Megalodon shark tooth discovered by 9-year-old girl in Maryland
Young Molly Sampson was wading through the waters on Christmas Day when she came across the tooth of the long-extinct shark species.
SOLOMONS, Md. – Molly Sampson, a 9-year-old fossil hunter, found the tooth of a Megalodon while combing a Calvert County beach in Maryland on the Chesapeake Bay.
Donning camo overalls and a baby blue winter hat, Molly was wading through the water on Christmas morning when she came across the tooth of the long-extinct shark species.
The Megaladon lived between 2.6 and 23 million years ago, and it was the largest shark and largest fish to have ever existed.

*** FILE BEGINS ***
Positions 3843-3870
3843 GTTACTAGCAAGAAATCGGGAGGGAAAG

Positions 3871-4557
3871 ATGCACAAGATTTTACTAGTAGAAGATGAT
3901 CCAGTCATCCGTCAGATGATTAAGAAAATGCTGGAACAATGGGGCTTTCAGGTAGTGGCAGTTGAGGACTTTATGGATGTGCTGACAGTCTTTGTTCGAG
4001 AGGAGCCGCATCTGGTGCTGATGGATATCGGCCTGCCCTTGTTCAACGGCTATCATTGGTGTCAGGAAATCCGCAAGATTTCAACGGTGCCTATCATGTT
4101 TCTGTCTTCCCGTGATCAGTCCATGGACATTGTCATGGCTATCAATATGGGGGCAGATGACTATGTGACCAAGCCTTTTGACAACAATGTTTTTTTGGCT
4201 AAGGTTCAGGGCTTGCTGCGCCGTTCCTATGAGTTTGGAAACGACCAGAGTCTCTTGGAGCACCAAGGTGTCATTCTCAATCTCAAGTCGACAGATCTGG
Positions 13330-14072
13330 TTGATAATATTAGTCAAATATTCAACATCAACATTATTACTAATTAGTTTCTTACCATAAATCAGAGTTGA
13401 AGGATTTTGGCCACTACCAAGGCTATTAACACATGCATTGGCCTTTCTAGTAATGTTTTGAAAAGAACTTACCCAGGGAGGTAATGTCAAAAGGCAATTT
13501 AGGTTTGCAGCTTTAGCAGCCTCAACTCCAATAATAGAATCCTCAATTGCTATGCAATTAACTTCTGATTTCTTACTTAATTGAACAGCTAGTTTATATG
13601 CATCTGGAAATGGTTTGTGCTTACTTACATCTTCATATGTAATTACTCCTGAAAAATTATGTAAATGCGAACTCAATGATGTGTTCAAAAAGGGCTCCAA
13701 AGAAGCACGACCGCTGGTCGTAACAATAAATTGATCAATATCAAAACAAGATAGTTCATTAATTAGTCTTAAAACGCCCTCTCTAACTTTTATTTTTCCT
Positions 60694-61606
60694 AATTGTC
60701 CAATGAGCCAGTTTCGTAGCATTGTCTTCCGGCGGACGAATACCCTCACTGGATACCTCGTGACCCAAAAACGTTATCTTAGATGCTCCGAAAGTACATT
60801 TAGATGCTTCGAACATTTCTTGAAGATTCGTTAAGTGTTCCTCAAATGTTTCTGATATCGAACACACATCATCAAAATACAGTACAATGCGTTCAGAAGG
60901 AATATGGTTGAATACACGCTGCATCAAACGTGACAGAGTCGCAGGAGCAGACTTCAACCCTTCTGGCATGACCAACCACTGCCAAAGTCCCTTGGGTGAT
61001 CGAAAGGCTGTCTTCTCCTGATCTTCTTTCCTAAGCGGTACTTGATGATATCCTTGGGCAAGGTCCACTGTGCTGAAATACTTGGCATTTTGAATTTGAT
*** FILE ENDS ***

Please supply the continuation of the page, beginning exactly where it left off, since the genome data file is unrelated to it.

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Megalodon sharks grew about 33.5 feet long on average, but some scientists believe the largest Megaladons grew up to 82 feet long.
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In fact, the name "Megalodon" includes two Greek words that translate to "giant tooth."
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The tooth young Molly found was the size of her hand.
Molly shared her fossil with the paleontologists at the Calvert Marine Museum in southern Maryland, who confirmed the 9-year-old’s discovery.
"Molly was excited to share her awesome find with our paleontology department last week at the museum," shared the Calvert Marine Museum in a Facebook post on Friday.
Calvert County beaches in southern Maryland are popular sites for fossil hunters. The beach at Calvert Cliffs State Park, in particular, has been the site of many discoveries.